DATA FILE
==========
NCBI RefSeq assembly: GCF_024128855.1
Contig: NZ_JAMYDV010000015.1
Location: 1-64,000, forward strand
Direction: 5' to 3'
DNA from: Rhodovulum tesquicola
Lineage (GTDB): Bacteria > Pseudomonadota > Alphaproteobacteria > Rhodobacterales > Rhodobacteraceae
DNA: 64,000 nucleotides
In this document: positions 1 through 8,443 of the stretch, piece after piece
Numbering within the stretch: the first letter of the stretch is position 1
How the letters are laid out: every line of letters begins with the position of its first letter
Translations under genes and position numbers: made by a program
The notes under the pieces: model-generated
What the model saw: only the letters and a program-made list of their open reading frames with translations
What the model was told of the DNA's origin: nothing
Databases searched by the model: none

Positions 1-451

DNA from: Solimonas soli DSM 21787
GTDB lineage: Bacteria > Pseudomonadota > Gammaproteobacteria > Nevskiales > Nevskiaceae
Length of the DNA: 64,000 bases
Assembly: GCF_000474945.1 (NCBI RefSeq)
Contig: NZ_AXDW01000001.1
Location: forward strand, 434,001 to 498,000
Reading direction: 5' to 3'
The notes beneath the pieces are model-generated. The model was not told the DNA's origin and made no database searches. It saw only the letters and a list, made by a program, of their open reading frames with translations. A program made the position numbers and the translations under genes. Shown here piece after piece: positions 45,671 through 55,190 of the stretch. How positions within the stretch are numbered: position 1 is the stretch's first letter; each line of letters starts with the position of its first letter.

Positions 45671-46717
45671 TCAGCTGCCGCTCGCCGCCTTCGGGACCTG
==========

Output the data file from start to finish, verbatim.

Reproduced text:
NCBI RefSeq assembly: GCF_024128855.1
Contig: NZ_JAMYDV010000015.1
Location: 1-64,000, forward strand
Direction: 5' to 3'
DNA from: Rhodovulum tesquicola
Lineage (GTDB): Bacteria > Pseudomonadota > Alphaproteobacteria > Rhodobacterales > Rhodobacteraceae
DNA: 64,000 nucleotides
In this document: positions 1 through 8,443 of the stretch, piece after piece
Numbering within the stretch: the first letter of the stretch is position 1
How the letters are laid out: every line of letters begins with the position of its first letter
Translations under genes and position numbers: made by a program
The notes under the pieces: model-generated
What the model saw: only the letters and a program-made list of their open reading frames with translations
What the model was told of the DNA's origin: nothing
Databases searched by the model: none

Positions 1-451

DNA from: Solimonas soli DSM 21787
GTDB lineage: Bacteria > Pseudomonadota > Gammaproteobacteria > Nevskiales > Nevskiaceae
Length of the DNA: 64,000 bases
Assembly: GCF_000474945.1 (NCBI RefSeq)
Contig: NZ_AXDW01000001.1
Location: forward strand, 434,001 to 498,000
Reading direction: 5' to 3'
The notes beneath the pieces are model-generated. The model was not told the DNA's origin and made no database searches. It saw only the letters and a list, made by a program, of their open reading frames with translations. A program made the position numbers and the translations under genes. Shown here piece after piece: positions 45,671 through 55,190 of the stretch. How positions within the stretch are numbered: position 1 is the stretch's first letter; each line of letters starts with the position of its first letter.

Positions 45671-46717
45671 TCAGCTGCCGCTCGCCGCCTTCGGGACCTG